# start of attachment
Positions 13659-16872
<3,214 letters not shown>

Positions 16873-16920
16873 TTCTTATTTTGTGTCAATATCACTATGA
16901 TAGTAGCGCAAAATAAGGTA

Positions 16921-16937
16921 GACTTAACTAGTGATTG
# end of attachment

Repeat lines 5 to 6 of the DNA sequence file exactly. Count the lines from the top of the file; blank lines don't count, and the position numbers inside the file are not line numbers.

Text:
16901 TAGTAGCGCAAAATAAGGTA

Positions 16921-16937